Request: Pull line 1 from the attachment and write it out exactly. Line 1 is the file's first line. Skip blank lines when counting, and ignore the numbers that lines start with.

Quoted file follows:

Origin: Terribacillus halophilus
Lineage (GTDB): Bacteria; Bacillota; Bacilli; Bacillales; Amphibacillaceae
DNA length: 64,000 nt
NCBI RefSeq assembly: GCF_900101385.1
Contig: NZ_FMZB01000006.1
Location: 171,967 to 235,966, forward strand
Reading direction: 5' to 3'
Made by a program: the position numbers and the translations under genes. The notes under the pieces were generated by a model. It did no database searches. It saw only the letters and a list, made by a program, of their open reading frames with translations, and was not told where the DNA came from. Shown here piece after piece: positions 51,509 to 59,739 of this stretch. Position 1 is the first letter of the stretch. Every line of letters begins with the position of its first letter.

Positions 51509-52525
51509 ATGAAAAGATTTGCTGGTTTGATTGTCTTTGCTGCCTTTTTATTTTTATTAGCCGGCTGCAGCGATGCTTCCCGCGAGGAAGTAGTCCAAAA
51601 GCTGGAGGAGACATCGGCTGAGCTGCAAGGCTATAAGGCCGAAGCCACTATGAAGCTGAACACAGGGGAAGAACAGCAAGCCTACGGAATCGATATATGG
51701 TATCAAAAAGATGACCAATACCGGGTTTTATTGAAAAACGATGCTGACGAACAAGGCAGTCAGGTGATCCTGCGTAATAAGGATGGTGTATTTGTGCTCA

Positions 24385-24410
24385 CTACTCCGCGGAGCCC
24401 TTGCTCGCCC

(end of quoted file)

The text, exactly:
Origin: Terribacillus halophilus